Grim And Bear It: Grim Dawn Enters Steam Early Access

Grim is my nickname sometimes.

Grim Dawn is the model of a modern videogame. Built by the remnants of Iron Lore Entertainment, using the engine and tools from their excellent but overlooked action-RPG Titan Quest. It’s been in development for over three years, it got double its asking amount in a Kickstarter project in 2012, and now it’s available to buy and play via Steam Early Access.

When Grim Dawn was first announced, it was just on the cusp of the hack-and-slash revival, with Torchlight, Diablo 3 and Path of Exile yet to raise their axe aloft. Now it’s a very different world, but Grim Dawn still looks like a gritty brawler, and ‘from some of the makers of Titan Quest’ should carry just enough pedigree that this is worth checking out. Also John liked it when he played an even earlier build back in May.


  1. Antistar says:

    Titan Quest is still my favourite game of its type, bar none. The long wait for Grim Dawn has been agonising; it’s very tempting to pick this up, but I do really want it to be finished first, ideally.

    • trjp says:

      Wise thinking.

      My problem with TQ was that it got quite boring (esp from a combat PoV) – I’d like some feedback on that aspect of it before I leap – esp given the pile of ARPGs we have atm anyway

      I’ve also heard that the release price is targetted to be quite a bit cheaper than EA – tho I’ve no idea if that’s just a rumour…

    • frightlever says:

      I played through TQ and the expansion but… I just never fell for it the way I did with D2, or even the original Sacred.

      Why do people like TQ so much? It didn’t generate random maps even, did it?

      @trjp if you haven’t already, try Path of Exile. It’s all about trying different builds. You just have to accept that different builds, mean creating new characters and not re-speccing.

      I think the Grim Dawn street price is $20 as opposed to $30 for the early access.

      • DatonKallandor says:

        Titan Quest got the loot density almost right (sets were still too rare to ever complete, but you got plenty of uniques), the skill system was awesome and they had all those quality of life features that took Blizzard another decade to finally implement (shared Stash, potion buttons, respecs, increasing inventory, a great autosort button, precise stats).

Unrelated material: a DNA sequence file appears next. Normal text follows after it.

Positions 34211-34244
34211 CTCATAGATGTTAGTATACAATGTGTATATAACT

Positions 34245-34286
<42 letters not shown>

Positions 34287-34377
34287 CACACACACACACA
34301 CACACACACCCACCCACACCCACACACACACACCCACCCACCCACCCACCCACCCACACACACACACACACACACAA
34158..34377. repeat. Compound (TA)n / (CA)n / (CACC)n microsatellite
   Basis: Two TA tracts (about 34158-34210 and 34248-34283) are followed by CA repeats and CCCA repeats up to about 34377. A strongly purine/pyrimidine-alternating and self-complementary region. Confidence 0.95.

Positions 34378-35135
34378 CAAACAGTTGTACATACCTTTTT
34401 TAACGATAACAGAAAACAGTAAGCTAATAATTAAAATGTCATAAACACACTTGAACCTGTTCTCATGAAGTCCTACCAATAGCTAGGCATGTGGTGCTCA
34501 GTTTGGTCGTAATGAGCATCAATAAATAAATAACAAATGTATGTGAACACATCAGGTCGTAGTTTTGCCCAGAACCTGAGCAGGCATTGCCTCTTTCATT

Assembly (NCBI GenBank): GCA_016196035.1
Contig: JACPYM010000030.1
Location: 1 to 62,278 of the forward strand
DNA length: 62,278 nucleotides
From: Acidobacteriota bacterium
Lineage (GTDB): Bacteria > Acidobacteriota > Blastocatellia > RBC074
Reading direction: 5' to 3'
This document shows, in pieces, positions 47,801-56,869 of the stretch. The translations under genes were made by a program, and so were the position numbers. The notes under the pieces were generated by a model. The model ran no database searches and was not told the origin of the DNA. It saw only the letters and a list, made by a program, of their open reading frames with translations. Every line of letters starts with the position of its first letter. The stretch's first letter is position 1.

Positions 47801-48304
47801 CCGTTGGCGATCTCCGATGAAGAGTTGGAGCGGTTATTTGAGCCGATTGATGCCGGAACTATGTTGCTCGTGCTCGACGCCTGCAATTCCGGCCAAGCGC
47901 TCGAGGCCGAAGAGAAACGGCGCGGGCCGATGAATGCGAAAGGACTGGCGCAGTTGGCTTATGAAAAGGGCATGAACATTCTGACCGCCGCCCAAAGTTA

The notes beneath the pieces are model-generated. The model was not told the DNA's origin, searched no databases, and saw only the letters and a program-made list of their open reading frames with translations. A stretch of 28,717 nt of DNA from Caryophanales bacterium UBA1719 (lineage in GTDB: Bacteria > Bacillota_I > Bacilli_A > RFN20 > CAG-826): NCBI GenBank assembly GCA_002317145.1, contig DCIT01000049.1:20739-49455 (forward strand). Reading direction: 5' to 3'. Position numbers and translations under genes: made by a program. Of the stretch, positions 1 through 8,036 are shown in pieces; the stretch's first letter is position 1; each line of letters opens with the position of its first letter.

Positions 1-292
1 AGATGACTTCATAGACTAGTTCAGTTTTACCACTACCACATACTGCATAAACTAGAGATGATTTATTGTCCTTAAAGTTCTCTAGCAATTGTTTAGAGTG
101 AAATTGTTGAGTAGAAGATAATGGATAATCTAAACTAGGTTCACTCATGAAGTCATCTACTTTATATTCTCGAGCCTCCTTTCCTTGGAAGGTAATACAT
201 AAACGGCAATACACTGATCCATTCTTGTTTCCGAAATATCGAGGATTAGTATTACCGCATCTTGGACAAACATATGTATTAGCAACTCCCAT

• frightlever says:

          Appreciate the reply. Hmm. Maybe I should have another bash at TQ after NaNoWriMo is over.

          • DatonKallandor says:

            Just stick with it through Greece, which is a little tutorial-ish. The game really picks up once you hit Egypt. And the expansion act is just amazing. It switches from one incredible tile-set to the next every 2 regions – there’s more unique tilesets in the expansion than the entire vanilla game put together – and they’re all great.

          • jiraiya78 says:

            Don’t try the vanilla. You should at least apply the community patch. And then maybe install the latest soulvizier mod which enhance the experience such as starting run speed which is considered to be to slow and many more exciting feature. You can find the mod at moddb under soulvizier name. Good luck!

          • DatonKallandor says:

            The Underworld mod is also quite good – it tweaks and adds skills to make sure every class is equally powerful (all bumped up to the sheer all-around power of the expansions added Dream Mastery) and there’s no trap skills that are just bad.

        • theoriginaled says:

          I always found TQ to be at its best when using the xmax mod to up the enemy spawns. The vanilla game just felt a little too empty and a little too slow but somehow tripling the number of enemies on the map put the balance just about right. Loot came a little faster and levelling went a bit faster and it all kept up with the number of spawns quite well. Sure a few bosses because actually impossible to beat with the mod on (9 gorgon sisters instead of three..) but its a small price to pay to fix the balance.